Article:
Session 4 Abstracts
Session 4 Abstracts – Saturday, June 23 – 2:00 PM
BioMEMS / Instrumentation
Miniature Biosensors for Local Analysis of Cell Function
Alex Revzin, Associate Professor, Department of Biomedical Engineering, UC Davis
Cell function analysis – the type of molecules that cells release – is important for assessing cellular phenotype. Traditionally, cells are analyzed by collecting media for off-dish functional assays such as ELISA. Our lab has been interested in developing assays that may be miniaturized and placed at the site of small groups of cells for on-dish detection of cell function. In developing these assays or biosensors we strive to achieve local and continuous detection of molecules appearing in extracellular space. This presentation will highlight three categories of biosensors for cell secreted molecules under development in our lab: aptamer based sensors for protein detection, peptide-based sensors for protease activity monitoring and enzyme-based biosensors for small metabolite analysis. Applications of these technologies to diagnosis of infectious diseases and monitoring cellular responses to injury will be discussed.
A Carbohydrate-Responsive Polymer for Charge-Based Sensing
Alexander Wollenberg,1,2 Boaz Vilozny,1 Daniel Hwang,1 Bakthan Singaram,2 Nader Pourmand*1
1Department of Biomolecular Engineering, Baskin School of Engineering at University of California Santa Cruz
2Department of Chemistry and Biochemistry, University of California Santa Cruz
A boronic acid-appended polycation was synthesized, and shows distinct changes in solubility at the pKa of the boronic acid. Using spectrophotometry, the affinity for the polymer with several dyes was measured. This made it possible to quantify two different variables that affected the affinity of the PVPBA to a substrate: reversible covalent bonds between boronic acid and diols, and electrostatic interactions. The anionic dye HPTS forms a ground-state complex with the cationic polymer through electrostatic interactions, as shown in Figure 1. This also results in quenching of the fluorescence of the dye. Because the charge of the polymer can be modulated with carbohydrates, a fluorescent assay can be carried out by weakening the dye/polymer affinity. A fluorescent displacement assay was performed in solution to determine the affinity of PVPBA for glucose and fructose (Figure 1). This assay was dependent upon sugar concentration, and could detect differences in these sugars down to 1 mM. By tailoring the polymer composition, selectivity for different saccharides may be achieved. Unlike most solution-phase probes, the polymer is designed to be incorporated into a solid-state device. Taking advantage of the electrostatic properties of this polymer enable attaching it to the inside of a nanopipette, a quartz conical channel with an opening of 20-40 nm. The same electrostatic modulation exploited in the fluorescence assay can be used in modulating the nanopipette electrode. Future work will compare performance of the solution-phase probe to a conical nanochannel electrode modified with the polymer.
Genetic Detection of H1N1 Influenza Virus via Microfluidic Electrochemical Quantitative Reverse- Transcription Loop-Mediated Isothermal Amplification
Kuangwen Hsieh, B. Scott Ferguson, Ting-Ting Wu, Ren Sun, H. Tom Soh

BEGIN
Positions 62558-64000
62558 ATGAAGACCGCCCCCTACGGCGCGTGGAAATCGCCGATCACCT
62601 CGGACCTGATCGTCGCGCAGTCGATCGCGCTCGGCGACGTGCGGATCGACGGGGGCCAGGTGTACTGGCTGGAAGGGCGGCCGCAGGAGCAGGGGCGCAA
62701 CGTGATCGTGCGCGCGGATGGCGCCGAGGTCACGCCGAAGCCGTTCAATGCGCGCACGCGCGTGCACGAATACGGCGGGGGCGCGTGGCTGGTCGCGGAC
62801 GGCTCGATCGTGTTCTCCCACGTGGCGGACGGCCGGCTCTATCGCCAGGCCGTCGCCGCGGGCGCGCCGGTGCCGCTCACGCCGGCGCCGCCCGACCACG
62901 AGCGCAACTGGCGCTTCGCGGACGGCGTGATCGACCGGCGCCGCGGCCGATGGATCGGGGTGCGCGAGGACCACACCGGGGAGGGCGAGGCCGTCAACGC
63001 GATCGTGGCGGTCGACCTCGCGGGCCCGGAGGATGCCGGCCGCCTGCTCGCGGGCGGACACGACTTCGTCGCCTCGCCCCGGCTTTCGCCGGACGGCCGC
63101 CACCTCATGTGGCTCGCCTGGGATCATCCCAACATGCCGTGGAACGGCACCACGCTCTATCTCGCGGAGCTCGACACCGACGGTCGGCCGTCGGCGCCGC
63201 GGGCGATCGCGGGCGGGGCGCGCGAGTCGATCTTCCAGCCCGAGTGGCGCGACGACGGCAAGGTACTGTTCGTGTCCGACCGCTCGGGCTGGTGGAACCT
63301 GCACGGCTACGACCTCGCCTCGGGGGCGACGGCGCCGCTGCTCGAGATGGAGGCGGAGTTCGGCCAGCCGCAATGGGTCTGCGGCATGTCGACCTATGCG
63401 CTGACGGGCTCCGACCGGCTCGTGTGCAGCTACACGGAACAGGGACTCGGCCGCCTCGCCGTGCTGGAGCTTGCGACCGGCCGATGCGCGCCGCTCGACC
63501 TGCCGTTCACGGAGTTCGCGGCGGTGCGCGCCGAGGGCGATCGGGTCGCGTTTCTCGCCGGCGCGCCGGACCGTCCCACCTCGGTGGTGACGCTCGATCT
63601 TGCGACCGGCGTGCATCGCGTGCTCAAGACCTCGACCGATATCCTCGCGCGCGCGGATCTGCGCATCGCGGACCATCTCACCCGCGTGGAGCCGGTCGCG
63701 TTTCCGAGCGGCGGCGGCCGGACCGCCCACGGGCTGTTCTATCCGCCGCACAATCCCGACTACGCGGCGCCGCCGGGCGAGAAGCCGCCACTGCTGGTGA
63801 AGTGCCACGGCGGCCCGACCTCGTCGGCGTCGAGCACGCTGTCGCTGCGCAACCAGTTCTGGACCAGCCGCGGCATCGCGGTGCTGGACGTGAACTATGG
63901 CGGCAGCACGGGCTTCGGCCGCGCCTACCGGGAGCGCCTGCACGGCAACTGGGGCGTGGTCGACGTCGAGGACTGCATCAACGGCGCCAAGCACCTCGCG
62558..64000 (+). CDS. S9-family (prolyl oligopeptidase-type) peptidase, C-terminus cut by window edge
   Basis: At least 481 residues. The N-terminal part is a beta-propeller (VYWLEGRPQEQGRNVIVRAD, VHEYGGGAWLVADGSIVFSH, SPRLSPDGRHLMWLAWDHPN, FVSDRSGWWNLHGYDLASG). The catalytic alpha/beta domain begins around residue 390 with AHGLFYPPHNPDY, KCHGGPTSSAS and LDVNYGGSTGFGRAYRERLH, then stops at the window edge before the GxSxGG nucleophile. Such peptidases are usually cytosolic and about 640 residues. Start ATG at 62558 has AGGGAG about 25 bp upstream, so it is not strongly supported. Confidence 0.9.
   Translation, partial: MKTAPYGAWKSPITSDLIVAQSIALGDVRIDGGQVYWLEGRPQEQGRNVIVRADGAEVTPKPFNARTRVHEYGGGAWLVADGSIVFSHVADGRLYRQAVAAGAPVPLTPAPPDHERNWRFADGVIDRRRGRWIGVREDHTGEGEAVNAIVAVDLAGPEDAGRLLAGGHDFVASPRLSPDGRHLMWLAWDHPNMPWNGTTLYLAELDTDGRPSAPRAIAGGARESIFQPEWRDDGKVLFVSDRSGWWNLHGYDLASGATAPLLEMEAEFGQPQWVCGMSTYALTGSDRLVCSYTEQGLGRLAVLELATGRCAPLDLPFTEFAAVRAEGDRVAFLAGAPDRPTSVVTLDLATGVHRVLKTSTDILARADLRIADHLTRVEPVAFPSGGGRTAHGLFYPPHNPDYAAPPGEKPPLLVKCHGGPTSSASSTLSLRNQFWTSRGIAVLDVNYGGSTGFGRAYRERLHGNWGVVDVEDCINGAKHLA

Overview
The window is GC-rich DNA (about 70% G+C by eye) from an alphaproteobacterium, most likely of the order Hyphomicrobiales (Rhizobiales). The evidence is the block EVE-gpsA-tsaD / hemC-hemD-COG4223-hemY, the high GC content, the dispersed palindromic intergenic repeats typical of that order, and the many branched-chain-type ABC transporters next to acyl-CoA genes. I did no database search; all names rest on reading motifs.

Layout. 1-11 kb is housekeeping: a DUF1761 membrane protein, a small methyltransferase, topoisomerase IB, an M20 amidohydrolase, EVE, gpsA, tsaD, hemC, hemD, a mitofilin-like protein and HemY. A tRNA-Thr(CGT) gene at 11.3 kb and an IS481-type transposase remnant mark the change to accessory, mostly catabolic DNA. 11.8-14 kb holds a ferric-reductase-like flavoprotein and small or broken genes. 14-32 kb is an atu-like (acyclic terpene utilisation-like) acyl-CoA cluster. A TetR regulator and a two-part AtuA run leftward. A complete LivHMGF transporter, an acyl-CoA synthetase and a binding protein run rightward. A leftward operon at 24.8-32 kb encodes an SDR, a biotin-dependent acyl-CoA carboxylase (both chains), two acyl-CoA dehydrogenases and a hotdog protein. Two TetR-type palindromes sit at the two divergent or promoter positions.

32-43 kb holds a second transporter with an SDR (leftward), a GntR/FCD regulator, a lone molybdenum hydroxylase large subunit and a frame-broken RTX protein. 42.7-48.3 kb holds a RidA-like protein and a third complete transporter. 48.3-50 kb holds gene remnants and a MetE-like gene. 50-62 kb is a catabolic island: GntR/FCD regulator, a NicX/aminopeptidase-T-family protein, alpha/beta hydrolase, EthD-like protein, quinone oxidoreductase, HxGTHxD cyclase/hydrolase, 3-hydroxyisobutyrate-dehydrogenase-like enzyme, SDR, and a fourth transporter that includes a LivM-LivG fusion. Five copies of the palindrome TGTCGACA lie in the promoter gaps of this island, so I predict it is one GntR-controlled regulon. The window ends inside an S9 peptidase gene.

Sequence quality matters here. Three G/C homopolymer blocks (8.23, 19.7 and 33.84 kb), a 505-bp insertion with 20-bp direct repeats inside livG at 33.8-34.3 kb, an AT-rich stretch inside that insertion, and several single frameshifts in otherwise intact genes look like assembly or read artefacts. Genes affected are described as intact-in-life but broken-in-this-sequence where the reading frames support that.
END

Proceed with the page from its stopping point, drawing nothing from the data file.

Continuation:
UC Santa Barbara
Genetic detection of pathogens at the point of care (POC) has become increasingly important in applications ranging from clinical diagnostics to homeland security. For example, detection of viral RNA is critical for the diagnosis and the surveillance of emerging, pandemic-causing influenza. In such applications, the ideal detection method must be portable, rapid, and sensitive, while supporting real-time, quantitative analysis across a wide dynamic range in order to offer important information such as the viral load. To date, however, existing genetic detection systems have yet to meet all of these requirements. Motivated by this unmet need, we have developed the microfluidic electrochemical quantitative reverse- transcription loop-mediated isothermal amplification (MEQ-RT-LAMP) system – an integrated microfluidic platform for the rapid, sensitive, and quantitative detection of viral RNA directly from viral particles. Our system leverages reverse-transcription loop-mediated isothermal amplification (RT-LAMP), a powerful alternative to reverse-transcription PCR that offers advantages in terms of sensitivity, reaction speed, and amplicon yield, while operating under single-step and isothermal reaction conditions. As a further benefit, this amplification technique employs four to six different primers and thus confers exquisite specificity. Importantly, we have achieved real-time, quantitative electrochemical detection of RT-LAMP amplification by monitoring the intercalation of DNA-binding methylene blue (MB) redox reporter molecules into newly formed amplicons with a set of integrated electrodes. Our system therefore obviates bulky optical instrumentation that has plagued microfluidic devices from wide-spread adoption at the point of care. Using our platform, we demonstrate direct and quantitative detection of influenza H1N1 virus down to 1 TCID50 – approximately 5 orders of magnitude below the clinical titer for this virus — in a single step and in less than an hour. The novel functionality and the performance of our MEQ-RT-LAMP platform thus present a significant advancement in real time genetic detection toward POC applications.
Ophthalmologist-on-a-Chip: Fully Integrated Microfluidic Tear Osmolality and Protein Biomarker Quantification for Dry Eye Stratification
Kelly Karns, Nancy McNamara & Amy E. Herr